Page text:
Here is the procedure most recommend for changing your shocks and/or springs on the NSX:

1) Call local dealerships for quote

 2) Schedule time for them to do work
 3) Drop car (and parts) off at dealership
 4) Enjoy rest of day

For those of you who just have to do it yourself, here is the procedure. This is for replacing stock shocks with Koni Yellows. We warned you.

Get "special" tools you need: external grab spring compressor, metric allen wrenches, cylindrical metal file or drill (12mm bit preferred). Note that I do not have the stock brake lines so you may have to move them during the process. In front you should probably remove the wheel speed sensor wires (which I left out below.)

Start in rear. Raise rear of car reasonably high and support safely (such as with jack stands.) Remove rear wheels.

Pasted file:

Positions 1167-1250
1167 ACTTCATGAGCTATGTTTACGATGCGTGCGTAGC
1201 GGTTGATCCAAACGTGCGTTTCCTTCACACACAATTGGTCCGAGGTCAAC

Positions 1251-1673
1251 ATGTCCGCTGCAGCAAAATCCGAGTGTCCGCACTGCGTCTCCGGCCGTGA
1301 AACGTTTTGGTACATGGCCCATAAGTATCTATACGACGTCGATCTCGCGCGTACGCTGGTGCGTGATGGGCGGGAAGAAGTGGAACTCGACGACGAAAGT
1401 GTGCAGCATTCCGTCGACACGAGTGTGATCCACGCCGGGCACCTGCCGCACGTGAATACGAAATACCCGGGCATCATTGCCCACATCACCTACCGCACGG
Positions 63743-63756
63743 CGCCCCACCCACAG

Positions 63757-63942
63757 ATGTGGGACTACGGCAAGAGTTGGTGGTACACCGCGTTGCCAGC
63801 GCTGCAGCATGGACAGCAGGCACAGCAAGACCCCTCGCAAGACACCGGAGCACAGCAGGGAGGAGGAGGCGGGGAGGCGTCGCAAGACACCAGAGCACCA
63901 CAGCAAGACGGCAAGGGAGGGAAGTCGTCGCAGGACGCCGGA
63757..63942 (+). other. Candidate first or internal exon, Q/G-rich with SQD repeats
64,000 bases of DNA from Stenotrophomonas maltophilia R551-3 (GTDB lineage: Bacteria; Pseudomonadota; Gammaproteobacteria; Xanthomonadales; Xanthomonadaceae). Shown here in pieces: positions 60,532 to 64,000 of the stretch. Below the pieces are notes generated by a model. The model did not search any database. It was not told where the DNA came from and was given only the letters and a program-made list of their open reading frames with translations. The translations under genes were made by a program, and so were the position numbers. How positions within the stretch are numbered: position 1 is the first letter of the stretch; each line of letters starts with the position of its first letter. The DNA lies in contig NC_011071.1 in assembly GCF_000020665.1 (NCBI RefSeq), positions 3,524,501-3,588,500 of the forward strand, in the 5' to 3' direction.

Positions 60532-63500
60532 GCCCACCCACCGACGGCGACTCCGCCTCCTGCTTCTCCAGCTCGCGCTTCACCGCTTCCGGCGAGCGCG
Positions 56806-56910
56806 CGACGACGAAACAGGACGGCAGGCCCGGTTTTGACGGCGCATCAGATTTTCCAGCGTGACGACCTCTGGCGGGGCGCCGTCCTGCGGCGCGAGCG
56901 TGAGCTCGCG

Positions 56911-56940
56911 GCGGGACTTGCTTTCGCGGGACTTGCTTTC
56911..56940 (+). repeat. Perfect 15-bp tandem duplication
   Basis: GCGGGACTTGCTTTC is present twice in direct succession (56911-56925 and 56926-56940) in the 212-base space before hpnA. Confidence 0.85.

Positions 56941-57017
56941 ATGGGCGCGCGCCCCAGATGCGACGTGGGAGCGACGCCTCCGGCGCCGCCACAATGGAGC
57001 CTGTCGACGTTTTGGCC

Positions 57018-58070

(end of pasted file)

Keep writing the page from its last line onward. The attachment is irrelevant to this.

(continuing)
Start on one side. Remove 17mm nut holding lower end of shock to lower A-arm. Break it loose with large ratchet or breaker bar. Then, use open-end wench to hold other side of bolt and remove nut completely. (The manual shows this clearly.) Use hammer and punch or something similar to pound out bolt through shock.

Remove sway bar to lower end of sway bar link. First, brake it loose. Then, use allen wrench in end of bolt to hold it while using open end wrench to turn nut. Or, use an impact gun with an allen wrench on end of it while holding nut with closed end wrench. This will take a while if you do it by hand.